Spain’s Vox looking to overthrow Sanchez
GLeaning on his cane and on a usher, Ramón Tamames fights his way up the steep stairs in the semicircle. All cameras are trained on the old man until he finally takes a seat in the row of the right-wing populist Vox party. The debate on a no-confidence motion by the Vox party against the left-wing prime minister begins this Tuesday morning in the Spanish parliament Pedro Sanchez.
The general settlement, which the prime minister’s challenger presents while seated, lasts more than an hour because the way to the speaker’s gallery is too difficult for him. The Spanish right-wing populist candidate will be 90 this year. Vox landed a coup with the appearance of the old politician.
There hasn’t been another topic in Spain for days: the respected economist used to be a member of the leadership of the Communist Party, helped in the peaceful transition from Franco’s dictatorship to democracy before becoming more conservative in old age. Tamames was also a member of Parliament for seven years – but Vox never. He described his intervention as “one of his final tributes to this beautiful country” that he wants to save from Sánchez’s “Frankenstein” government, which is dividing Spain.
Tamames is not aggressively attacking the left-wing government like Vox chairman Santiago Abasacal before him. His speech is reminiscent of a grumpy professor who sometimes gets tangled up in numbers in his lecture, which is peppered with quotations, and whose collar bursts from time to time. It’s about everything: the government’s weakness in relation to the separatists, its autocratic style of government as well as the lack of sewage treatment plants, the birth rate and the demand for a Spanish “Mittelstand” based on the German model, for which he uses the German word. Tamames’ ideas are neither communist nor right-wing extremist – more neoliberal and conservative, which would fit less with Vox and more with the conservative People’s Party PP.
Willingness to compromise with the extreme right
But the PP has announced that it will abstain from voting this Wednesday. On Tuesday, Vox only had the support of its own 52 MPs – out of a total of 350 MPs. But the exotic candidate ensures the right-wing extremists maximum attention for a short time. Vox needs them urgently, because before the election marathon this year, the right-wing populists, who have been rushing from one election success to the next for years, are struggling in the polls. Suddenly their voters migrate back to the conservative PP. The Vox chairman Abascal had already failed in this legislative period with a motion of no confidence. Now the old professor should help to get Vox out of the right-wing dirty corner and prove that their concerns find support across party lines.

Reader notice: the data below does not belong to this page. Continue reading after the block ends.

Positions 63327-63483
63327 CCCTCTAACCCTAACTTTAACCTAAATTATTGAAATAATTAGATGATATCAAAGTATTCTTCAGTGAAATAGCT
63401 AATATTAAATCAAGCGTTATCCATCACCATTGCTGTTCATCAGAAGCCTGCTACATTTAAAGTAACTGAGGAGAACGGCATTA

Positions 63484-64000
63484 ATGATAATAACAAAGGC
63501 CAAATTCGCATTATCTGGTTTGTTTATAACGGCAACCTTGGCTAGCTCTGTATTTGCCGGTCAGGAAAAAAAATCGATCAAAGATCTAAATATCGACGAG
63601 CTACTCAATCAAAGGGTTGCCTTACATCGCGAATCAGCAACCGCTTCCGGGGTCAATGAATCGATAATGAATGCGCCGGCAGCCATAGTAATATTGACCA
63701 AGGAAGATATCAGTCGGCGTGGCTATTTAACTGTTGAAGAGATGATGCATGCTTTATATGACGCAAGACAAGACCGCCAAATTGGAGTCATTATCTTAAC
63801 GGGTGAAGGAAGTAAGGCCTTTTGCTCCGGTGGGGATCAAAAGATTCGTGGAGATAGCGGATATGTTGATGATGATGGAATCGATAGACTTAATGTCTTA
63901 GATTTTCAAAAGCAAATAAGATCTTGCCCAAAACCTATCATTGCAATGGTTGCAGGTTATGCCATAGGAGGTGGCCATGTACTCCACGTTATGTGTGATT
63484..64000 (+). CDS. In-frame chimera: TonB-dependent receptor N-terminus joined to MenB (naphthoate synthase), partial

Tamames’ accusations and Abascal’s attacks are aimed at the left-wing minority government, but at the same time they cause difficulties for the PP. The Vox chairman repeatedly regrets that the PP opposition leader Alberto Núñez Feijóo is staying away from the two-day general debate. The PP leader, who was elected a year ago, is not a member of parliament and could only have attended as a guest.
Feijóo deliberately keeps his distance from right-wing populists. He is courting voters in the Spanish center, so his PP does not want to support Vox’s futile application and wants to concentrate entirely on the upcoming elections. But unlike the first no-confidence motion against which the PP voted back then, this time the Conservatives just want to abstain. For the left-wing coalition, this announcement is further proof of Feijóo’s willingness to compromise vis-à-vis the far right and that he would allow himself to be tolerated by Vox if necessary, should that pave the way for him to the government.
The political spectacle uses the divided left-wing coalition as a political template. In his endless replies, Sánchez campaigns for his own reform policies. It wasn’t the professor’s “best idea” to stand up for Vox of all things and thus “whitewash” a right-wing extremist party,” he accused Tamames. Then he boasts about his pension reform, the increase in the minimum wage, the strengthening of employee rights and the rent control. Above all, the government uses the parliamentary stage to stir up fear of the right-wing opposition. Before the local, regional and parliamentary elections, the recipe that worked in 2019 should prove itself. Sánchez and his partners equate Vox and PP: Whoever votes for the conservative People’s Party will ultimately get the right-wing populists, warns moderate voters.
The attacks from the left-wing coalition on Tuesday are aimed less at Vox and more at the PP, which has become the strongest party in most polls, but would not have its own majority without Vox. However, Sánchez knows from his own experience how close and surprising votes can be. He also did not win his own majority in 2019 and surprisingly came to power on June 1, 2018 only through a vote of no confidence. It was the only successful application out of six in the history of Spanish democracy.